Verardo: Your credibility lies in your ability to perform physically. With Ranger School, the one concern that I have is people will jump on the fact that none of these women advanced to the next stage, but I have a lot of male friends who are Ranger-qualified who would say, "Well you're not really a Ranger unless you recycled." And I think it's important to realize just how far these women went, and ... it's just a matter of time. They can do it, they just don't have the exposure to train for it like an infantry lieutenant from Officer Basic who has drilled into his head from day one.
Lemmon: There was never a push from women to change to standard. I promise you, if the standards are revisited, women will be up in arms because they don't want a "dumbed-down" standard.
Hunt: The women who joined the military, we didn't make up those standards. ... I would say, for physical training tests (which vary by service, age group, gender), raise those standards and then women would be expected to meet those levels and train for them.
Horton: We don't allow women to be in the same capacity, and yet when we see them try and don't make it, it's just a confirmation [of that bias].
Bae: One of the gripes I have with these "experiments" the Marine Corps is having and the Army's having is that, even if these women pass these schools, especially Ranger School, they won't be considered infantrymen. It becomes, "Thank you for your three months of your hellish training, now go back to your unit, or maybe have a different career [altogether]." The conversation should not be whether women do serve in combat roles, it should be, how do we set up a system to not only have them succeed but excel in those roles.
On integration: A step forward or "just an experiment" to bring women into combat roles/more military roles?
Hunt:There's no female out there ... that wants a leg up, and I would even say that the combat exclusion policy actually gives men in the military an unearned advantage because they don't have to compete with the best qualified women; they can maybe skate by where they may have gotten weeded out if women had been allowed to compete.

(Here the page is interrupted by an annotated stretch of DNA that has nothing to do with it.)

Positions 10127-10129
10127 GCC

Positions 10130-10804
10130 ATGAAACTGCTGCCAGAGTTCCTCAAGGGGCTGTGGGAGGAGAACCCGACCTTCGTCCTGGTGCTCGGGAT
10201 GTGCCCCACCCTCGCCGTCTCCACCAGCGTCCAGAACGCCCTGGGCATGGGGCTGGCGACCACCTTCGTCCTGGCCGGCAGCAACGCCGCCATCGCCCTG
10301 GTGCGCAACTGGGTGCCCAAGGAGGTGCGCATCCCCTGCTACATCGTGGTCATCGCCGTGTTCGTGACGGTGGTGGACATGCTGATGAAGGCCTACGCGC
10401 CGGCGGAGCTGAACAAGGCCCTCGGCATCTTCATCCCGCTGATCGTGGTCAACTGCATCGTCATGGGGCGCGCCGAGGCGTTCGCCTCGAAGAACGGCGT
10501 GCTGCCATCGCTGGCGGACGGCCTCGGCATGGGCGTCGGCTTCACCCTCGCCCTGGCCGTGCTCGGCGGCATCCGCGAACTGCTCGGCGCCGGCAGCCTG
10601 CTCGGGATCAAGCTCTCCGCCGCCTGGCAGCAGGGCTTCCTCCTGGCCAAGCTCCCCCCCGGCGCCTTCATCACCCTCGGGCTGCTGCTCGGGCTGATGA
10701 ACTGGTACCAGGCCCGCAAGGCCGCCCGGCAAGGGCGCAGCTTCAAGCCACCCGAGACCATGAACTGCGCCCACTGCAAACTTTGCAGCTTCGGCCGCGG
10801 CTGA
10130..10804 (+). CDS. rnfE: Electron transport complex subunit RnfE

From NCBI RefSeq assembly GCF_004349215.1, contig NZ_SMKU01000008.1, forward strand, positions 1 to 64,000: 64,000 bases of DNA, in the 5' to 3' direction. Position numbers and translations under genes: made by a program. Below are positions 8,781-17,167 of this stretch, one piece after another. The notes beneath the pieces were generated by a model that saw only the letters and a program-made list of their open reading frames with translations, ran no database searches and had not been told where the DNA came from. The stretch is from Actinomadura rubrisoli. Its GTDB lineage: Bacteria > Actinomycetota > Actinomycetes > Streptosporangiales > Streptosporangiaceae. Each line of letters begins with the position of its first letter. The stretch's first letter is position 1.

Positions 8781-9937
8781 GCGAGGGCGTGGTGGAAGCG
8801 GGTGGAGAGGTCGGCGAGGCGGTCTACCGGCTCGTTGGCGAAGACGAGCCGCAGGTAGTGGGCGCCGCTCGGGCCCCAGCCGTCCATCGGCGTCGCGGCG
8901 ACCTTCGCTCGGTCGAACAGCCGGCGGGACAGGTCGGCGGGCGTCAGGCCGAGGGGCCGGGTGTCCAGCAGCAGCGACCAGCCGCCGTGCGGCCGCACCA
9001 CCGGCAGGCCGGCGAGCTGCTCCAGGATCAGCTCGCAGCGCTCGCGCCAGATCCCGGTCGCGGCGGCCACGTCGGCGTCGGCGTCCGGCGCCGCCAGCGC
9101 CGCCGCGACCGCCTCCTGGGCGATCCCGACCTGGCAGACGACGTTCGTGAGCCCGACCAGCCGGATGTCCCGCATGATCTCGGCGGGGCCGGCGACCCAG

Bringing another skill set and another experience from someone who happens to be a woman helps us prepare for the next battle.
Lemmon (in the context of speaking to a Ranger): He said to me, "A job well done sticks out, I don't care who's doing it."
Verardo: When I'm going to flight school, I'm not trying to be the best female pilot I could be, I'm trying to be the best pilot, and best lieutenant.
On their experiences during deployments:
Bae:(on being told by his commander not to associate with two women attached to his unit): I learned the women [with us were] our asset, not a liability, but we were treating them like they were toxic; and I wish we included the women more and honestly, the whole conversation in America about whether they should serve in combat roles is ridiculous; how can you deny — women who are asked to defend our nation — the quality of access in their own military and own public service?
On public perception:
Lemmon: I think that in some ways the Pentagon is hemmed in by the public. The public has yet to realize that these are their daughters, their sisters, their wives ... that these are people they know who are driven to serve in this kind of way. And I really wanted "Ashley's War" to puncture this kind of "otherization." It's still kind of shocking for the general public [to accept that].